The Lone Star State is filled with things to be proud of. One of the factors that contributes significantly to Texas pride is the deep and rich history of the state. If you’re trying to convince your friends that Texas really is the best place in the world, the Bullock Texas State History Museum is for you.
Here are my top five reasons why the Bullock Texas State History Museum is worth experiencing:
1) It is beautiful. Right away, I noticed the giant lone star in its courtyard. The Lone Star symbol came about during the Texas Revolution in the mid-1830s, when Texas won its independence from Mexico. Today, it remains a manifestation of independence and the Texan fighting spirit.
Powerful without being ostentatious, the museum’s star says a lot about the Texas state of mind. I could not help but gawk at its elegance and size.
Behind the star is the larger-than-life museum. Massive stone pillars run from floor to ceiling, interspaced by crystal clear windows. I half-expected to find Zeus and his pantheon dining inside.
Upon further inspection, I learned that the museum is made from the same type of stone as the Texas State Capitol Building. It is called “sunset red” granite, and it is gives both buildings their peculiar reddish-pink tones.
2) The museum contains the only IMAX theater in Austin, the biggest in Texas. It centers around films about Texas history. However, there are films about dinosaurs, undersea life and other things as well. This IMAX theater also hosts mainstream movies like Avatar and Inception.
The film I watched instantly absorbed me. They were showing a 3-D film about tornado chasers. Every unfortunate dairy cow flew through the air and straight for the audience as tornadoes formed and touched down. We all left the theater with a deep respect for storm chasers and cinematic storytelling.
3) The exhibits start with prehistoric man and lead you up to the Apollo moon landing…literally. I started at the ground floor and walked clockwise until I reached the last exhibit on the third floor. Every step took me a little further through Texas history.
I marveled at the ingenious tools used by early hunter-gatherers before walking to the Native American area. I sat inside a teepee and watched a documentary about the relationship between Native Americans and European settlers. Next to the teepee was a homesteader’s shanty. Within it, people listened to the journals of American pioneers. Both the adults and children watched various parts of the cabin light up as each story was read aloud.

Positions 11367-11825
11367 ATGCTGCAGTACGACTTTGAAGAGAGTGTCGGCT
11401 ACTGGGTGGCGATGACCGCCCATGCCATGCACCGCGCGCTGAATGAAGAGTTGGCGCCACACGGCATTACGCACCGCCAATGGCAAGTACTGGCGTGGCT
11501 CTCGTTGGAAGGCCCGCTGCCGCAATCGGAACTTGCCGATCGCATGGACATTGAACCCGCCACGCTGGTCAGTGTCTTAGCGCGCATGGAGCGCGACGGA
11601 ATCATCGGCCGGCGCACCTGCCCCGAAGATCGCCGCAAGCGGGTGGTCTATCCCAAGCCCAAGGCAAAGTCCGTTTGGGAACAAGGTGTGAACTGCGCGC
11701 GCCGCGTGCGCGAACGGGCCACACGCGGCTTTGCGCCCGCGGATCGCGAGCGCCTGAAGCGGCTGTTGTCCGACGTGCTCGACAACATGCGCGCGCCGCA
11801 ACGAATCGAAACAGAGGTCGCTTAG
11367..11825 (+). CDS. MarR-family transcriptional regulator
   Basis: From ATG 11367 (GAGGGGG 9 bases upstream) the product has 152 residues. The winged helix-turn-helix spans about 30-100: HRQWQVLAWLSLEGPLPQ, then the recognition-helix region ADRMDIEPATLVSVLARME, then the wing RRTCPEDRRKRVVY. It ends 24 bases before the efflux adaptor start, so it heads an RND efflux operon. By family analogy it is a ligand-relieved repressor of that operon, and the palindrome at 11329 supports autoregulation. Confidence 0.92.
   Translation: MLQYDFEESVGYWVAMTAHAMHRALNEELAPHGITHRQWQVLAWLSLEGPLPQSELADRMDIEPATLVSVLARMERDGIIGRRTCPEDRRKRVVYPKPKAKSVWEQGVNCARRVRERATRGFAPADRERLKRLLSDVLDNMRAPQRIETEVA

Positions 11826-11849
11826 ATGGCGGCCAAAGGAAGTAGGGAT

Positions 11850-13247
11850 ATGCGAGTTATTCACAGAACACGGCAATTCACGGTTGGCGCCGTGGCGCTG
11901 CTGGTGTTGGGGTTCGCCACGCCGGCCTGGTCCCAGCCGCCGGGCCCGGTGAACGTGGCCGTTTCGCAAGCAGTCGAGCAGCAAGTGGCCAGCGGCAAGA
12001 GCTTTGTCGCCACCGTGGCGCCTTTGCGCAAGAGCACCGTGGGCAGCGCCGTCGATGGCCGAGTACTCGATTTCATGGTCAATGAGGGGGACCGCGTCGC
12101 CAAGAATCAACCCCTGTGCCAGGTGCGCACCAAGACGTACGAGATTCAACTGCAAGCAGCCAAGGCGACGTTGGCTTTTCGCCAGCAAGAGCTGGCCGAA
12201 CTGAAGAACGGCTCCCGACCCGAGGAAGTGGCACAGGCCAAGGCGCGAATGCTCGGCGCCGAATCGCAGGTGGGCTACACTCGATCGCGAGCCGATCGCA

4) The museum is remarkably interactive. After a short staircase (there are elevators as well) it was 1883 and I sat in a Mexican prison cell with Stephen F. Austin. We broke out, but soon the Civil War was upon me. A house divided then rebuilt itself. Next came the fight for women’s suffrage, the Texas oil boom and the Great Depression. Suddenly war came from across the ocean.
Near the end of the exhibits sits a Fighting Corsair WWII plane, the Navy’s first 400 mph fighter plane. The trip ended with an astronaut sticking an American flag into the surface of the moon.
5) It is the perfect place to spend an afternoon. After the exhibits, I caught a bite to eat from the museum cafe. The Story of Texas Cafe offers everything from carne guisadas to catfish. They also serve lighter meals like soups and sandwiches. Luckily for the coffee nuts like myself, the cafe has multiple styles of coffee on hand. They even serve Texas brews!
The employees and volunteers genuinely love the museum. They are happy to chat and know a lot about the exhibits. The museum rouses a thousand different questions, and somebody is always available with an answer.
All things considered, the Bullock Texas State History Museum is one of my favorite Austin locations.
Have you been to the Texas State History Museum? Do you have a favorite exhibit?
Photos by John Rogers, cytosine, Jamie Campbell, and Srinath TV, respectively.
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